FIGURE 28-14 Dührssen incision being cut at 2 o’clock, which is followed by a second incision at 10 o’clock. Infrequently, an additional incision is required at 6 o’clock. The incisions are so placed as to minimize bleeding from the laterally located cervical branches of the uterine artery. After delivery, the incisions are repaired as described in Chapter 41 (p. 790).
As a last resort, replacement of the fetus higher into the vagina and uterus, followed by cesarean delivery, can be used to rescue an entrapped breech fetus that cannot be delivered vaginally. This maneuver was described for the protruding head with intractable shoulder dystocia and is termed the Zavanelli maneuver as described by Sandberg (1988). It was subsequently reported by Steyn and Pieper (1994) to be used to deliver the entrapped aftercoming head in a 2590-g breech fetus. Sandberg (1999) reviewed 11 breech deliveries in which this maneuver was used.
Symphysiotomy is also used to aid delivery of an entrapped aftercoming head. Using local analgesic, this operation surgically divides the intervening symphyseal cartilage and much of its ligamentous support to widen the symphysis pubis up to 2.5 cm (Basak, 2011). Lack of operator training and potentially serious maternal pelvic or urinary tract injury explain its rare use in the United States. That said, if cesarean section is not available or unsafe for the mother, symphysiotomy may be lifesaving for both mother and baby (Hofmeyr, 2012).
Total Breech Extraction
Complete or Incomplete Breech
At times, total extraction of a complete or incomplete breech may be required. A hand is introduced through the vagina, and both fetal feet are grasped. The ankles are held with the second finger lying between them. With gentle traction, the feet are brought through the introitus. If difficulty is experienced in grasping both feet, first one foot should be drawn into the vagina but not through the introitus, and then the other foot is advanced in a similar fashion. Now both feet are grasped and pulled through the vulva simultaneously (Fig. 28-15).
FIGURE 28-15 Complete breech extraction begins with traction on the feet and ankles.
As the legs begin to emerge through the vulva, downward gentle traction is continued. As the legs emerge, successively higher portions are grasped, first the calves and then the thighs. When the breech appears at the vaginal outlet, gentle traction is applied until the hips are delivered. As the buttocks emerge, the back of the fetus usually rotates to the anterior. The thumbs are then placed over the sacrum and the fingers over the hips, and breech extraction is completed, as described for partial breech extraction (p. 564). During cesarean delivery, these maneuvers are also used during delivery of a complete, incomplete, or footling breech through the hysterotomy incision.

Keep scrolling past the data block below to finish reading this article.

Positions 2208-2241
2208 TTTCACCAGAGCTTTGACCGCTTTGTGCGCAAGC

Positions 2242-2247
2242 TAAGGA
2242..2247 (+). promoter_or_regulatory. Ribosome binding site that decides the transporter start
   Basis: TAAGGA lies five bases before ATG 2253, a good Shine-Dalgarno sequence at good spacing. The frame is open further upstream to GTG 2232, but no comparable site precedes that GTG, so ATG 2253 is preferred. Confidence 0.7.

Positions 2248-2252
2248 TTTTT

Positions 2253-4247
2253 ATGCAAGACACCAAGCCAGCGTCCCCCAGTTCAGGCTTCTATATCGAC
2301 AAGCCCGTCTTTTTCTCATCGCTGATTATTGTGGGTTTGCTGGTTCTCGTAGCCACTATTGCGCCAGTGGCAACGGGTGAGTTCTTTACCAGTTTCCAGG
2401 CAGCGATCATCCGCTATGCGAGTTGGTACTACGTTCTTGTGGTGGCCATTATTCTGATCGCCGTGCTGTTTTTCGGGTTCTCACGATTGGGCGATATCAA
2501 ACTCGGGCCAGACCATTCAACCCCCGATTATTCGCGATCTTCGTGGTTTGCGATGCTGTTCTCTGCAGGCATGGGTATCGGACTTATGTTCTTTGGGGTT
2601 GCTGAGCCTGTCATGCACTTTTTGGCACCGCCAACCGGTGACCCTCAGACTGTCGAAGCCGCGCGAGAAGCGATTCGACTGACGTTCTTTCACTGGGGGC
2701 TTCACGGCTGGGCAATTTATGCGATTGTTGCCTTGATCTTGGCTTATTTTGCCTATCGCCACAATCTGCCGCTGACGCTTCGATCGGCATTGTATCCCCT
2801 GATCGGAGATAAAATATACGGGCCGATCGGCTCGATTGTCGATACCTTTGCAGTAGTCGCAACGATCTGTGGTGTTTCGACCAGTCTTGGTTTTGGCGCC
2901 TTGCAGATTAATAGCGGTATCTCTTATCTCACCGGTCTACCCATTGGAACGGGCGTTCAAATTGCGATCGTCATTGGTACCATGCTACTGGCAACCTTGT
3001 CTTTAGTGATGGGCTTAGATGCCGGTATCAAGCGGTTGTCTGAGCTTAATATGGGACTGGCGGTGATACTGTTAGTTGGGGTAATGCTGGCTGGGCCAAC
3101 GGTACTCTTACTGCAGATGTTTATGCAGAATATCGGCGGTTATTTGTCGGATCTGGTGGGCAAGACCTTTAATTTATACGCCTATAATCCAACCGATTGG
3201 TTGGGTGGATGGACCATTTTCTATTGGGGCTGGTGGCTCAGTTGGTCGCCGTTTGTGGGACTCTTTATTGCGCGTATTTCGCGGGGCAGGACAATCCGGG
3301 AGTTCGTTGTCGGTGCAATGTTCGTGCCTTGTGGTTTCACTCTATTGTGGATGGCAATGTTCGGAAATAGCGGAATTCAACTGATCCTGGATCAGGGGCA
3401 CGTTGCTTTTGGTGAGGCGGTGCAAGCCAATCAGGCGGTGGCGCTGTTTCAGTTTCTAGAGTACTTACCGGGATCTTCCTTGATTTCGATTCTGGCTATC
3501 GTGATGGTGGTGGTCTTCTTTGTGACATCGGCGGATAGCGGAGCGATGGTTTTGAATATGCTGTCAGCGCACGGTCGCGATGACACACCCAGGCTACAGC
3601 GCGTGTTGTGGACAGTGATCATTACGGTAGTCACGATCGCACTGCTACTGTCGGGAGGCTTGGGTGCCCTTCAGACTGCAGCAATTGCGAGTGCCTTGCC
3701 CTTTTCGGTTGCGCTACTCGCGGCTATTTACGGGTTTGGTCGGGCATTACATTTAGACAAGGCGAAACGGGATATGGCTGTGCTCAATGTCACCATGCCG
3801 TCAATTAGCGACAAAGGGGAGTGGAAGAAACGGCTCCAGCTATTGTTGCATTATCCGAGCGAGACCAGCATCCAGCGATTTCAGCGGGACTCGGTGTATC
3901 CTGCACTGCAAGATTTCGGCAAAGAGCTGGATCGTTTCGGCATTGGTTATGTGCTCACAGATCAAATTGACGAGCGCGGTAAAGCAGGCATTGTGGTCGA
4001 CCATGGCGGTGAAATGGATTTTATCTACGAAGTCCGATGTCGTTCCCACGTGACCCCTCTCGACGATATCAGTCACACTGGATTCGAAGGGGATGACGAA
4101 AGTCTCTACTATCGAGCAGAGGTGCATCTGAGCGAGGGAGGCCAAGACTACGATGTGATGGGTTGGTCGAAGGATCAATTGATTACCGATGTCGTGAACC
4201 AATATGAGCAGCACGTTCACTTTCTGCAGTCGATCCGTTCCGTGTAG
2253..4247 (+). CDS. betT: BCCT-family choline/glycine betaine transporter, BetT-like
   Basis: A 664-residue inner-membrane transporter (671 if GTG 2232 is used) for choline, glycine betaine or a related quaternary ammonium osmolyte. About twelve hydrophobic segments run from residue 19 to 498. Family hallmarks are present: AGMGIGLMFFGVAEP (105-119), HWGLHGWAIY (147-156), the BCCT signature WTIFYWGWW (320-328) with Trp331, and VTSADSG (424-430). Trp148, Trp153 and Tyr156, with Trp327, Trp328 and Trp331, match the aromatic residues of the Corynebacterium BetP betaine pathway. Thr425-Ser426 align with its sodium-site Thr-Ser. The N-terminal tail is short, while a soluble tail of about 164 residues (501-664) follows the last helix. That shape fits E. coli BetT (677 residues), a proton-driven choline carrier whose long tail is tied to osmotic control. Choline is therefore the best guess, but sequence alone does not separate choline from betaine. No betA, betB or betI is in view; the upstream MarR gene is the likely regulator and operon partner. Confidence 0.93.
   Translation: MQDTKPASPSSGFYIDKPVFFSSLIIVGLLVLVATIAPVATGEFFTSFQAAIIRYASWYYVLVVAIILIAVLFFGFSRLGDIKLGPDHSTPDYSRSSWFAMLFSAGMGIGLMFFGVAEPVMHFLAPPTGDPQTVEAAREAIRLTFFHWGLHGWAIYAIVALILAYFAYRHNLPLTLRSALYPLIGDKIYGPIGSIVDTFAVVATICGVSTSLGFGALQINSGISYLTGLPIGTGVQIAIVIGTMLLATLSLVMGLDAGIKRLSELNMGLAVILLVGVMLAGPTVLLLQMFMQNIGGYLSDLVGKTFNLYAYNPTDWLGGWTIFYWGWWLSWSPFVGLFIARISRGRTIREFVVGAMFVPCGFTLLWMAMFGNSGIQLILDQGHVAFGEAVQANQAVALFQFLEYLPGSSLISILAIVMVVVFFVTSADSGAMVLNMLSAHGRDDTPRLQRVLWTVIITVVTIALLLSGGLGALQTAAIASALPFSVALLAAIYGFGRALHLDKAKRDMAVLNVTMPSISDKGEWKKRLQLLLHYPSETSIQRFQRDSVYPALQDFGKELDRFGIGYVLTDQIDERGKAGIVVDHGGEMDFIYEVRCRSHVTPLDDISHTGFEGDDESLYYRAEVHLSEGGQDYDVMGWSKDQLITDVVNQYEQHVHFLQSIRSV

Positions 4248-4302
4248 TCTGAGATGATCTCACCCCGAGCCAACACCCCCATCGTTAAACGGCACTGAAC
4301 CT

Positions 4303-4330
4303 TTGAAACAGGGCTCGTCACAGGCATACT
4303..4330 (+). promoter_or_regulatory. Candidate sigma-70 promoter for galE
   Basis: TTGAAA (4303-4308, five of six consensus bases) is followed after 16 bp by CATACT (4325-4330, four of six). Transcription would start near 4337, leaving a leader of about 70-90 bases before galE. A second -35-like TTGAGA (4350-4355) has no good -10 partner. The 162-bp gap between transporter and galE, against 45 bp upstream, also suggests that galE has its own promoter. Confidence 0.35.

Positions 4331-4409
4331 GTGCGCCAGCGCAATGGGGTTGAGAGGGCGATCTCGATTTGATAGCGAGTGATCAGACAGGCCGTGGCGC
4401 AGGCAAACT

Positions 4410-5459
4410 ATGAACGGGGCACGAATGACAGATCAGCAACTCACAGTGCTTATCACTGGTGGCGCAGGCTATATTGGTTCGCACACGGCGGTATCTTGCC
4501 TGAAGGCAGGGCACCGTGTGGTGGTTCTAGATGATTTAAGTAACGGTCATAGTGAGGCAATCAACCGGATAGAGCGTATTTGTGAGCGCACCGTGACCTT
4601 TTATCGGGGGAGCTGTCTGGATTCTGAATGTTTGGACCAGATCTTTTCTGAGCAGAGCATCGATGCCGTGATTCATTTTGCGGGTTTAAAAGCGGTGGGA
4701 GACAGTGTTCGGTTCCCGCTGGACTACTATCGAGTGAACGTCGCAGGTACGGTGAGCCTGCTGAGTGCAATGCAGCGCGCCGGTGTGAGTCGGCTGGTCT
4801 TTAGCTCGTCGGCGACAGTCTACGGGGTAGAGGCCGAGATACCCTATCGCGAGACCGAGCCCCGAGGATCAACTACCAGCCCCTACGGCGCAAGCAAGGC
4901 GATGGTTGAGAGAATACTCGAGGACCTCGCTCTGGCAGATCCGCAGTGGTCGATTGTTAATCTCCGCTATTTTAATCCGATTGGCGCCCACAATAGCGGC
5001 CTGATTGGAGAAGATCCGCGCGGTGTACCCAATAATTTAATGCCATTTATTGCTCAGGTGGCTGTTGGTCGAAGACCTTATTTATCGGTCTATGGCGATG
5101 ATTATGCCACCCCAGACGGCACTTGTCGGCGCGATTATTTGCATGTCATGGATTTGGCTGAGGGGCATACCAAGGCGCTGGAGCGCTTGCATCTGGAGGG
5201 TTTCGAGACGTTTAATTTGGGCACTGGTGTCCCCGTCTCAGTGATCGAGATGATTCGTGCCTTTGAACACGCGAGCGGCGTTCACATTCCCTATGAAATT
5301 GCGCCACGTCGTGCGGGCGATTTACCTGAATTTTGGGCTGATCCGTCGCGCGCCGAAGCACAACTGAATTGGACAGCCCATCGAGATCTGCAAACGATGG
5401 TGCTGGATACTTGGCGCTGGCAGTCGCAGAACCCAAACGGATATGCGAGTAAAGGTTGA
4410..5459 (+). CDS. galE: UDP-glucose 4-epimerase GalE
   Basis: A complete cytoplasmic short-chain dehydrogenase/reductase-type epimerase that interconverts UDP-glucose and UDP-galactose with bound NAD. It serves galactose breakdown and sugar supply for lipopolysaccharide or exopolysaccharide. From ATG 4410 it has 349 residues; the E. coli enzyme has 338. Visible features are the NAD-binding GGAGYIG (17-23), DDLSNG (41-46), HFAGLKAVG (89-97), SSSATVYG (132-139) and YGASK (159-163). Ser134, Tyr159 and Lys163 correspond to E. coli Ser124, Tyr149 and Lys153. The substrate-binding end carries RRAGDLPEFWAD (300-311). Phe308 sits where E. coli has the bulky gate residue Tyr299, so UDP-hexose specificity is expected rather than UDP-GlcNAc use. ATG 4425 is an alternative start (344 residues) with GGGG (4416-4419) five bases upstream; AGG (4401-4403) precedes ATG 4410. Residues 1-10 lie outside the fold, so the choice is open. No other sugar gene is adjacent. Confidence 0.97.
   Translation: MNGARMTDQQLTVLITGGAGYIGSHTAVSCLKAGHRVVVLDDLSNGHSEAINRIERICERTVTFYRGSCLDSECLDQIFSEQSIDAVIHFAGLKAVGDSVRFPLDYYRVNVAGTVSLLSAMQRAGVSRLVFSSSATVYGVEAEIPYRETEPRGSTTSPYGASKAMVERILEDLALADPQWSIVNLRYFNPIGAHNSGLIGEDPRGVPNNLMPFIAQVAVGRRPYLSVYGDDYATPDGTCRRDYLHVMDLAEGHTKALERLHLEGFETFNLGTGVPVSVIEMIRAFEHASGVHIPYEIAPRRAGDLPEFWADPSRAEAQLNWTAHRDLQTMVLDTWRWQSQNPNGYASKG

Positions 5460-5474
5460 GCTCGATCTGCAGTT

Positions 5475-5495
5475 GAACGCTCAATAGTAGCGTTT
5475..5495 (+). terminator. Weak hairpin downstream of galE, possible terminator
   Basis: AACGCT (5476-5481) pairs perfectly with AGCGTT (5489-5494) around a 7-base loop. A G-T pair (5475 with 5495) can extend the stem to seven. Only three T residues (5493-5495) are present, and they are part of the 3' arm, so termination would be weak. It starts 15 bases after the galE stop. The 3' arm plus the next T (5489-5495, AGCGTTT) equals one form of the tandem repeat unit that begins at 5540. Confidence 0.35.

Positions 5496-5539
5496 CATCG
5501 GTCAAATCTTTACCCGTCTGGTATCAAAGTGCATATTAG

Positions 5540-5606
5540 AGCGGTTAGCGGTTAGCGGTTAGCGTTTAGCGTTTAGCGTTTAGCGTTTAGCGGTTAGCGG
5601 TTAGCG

During complete extraction of a frank breech, moderate traction is exerted by a finger in each groin and aided by a generous episiotomy (Fig. 28-16). Once the breech is pulled through the introitus, the steps described for partial breech extraction are then completed (p. 564). These maneuvers are also used during cesarean delivery of the frank breech through the hysterotomy incision.
FIGURE 28-16 A. Extraction of frank breech using fingers in groins. B. Once the hips are delivered, each hip and knee is flexed to deliver them from the vagina.
If moderate traction does not effect delivery, then vaginal delivery can be accomplished only by breech decomposition. This procedure involves manipulation within the birth canal to convert the frank breech into a footling breech. It is accomplished more readily if the membranes have ruptured only recently, and it becomes extremely difficult if there is minimal amnionic fluid. In such cases, the uterus may have become tightly contracted around the fetus. Pharmacological relaxation by general anesthesia, intravenous magnesium sulfate, or a betamimetic agent such as terbutaline, 250 μg subcutaneously, may be required.
Breech decomposition is accomplished by the maneuver attributed to Pinard (1889). It aids in bringing the fetal feet within reach of the operator. As shown in Figure 28-17, two fingers are carried up along one extremity to the knee to push it away from the midline. Spontaneous flexion usually follows, and the foot of the fetus is felt to impinge on the back of the hand. The fetal foot then may be grasped and brought down.
FIGURE 28-17 Frank breech decomposition using the Pinard maneuver. Two fingers are inserted along one extremity to the knee, which is then pushed away from the midline after spontaneous flexion. Traction is used to deliver a foot into the vagina.
ANALGESIA AND ANESTHESIA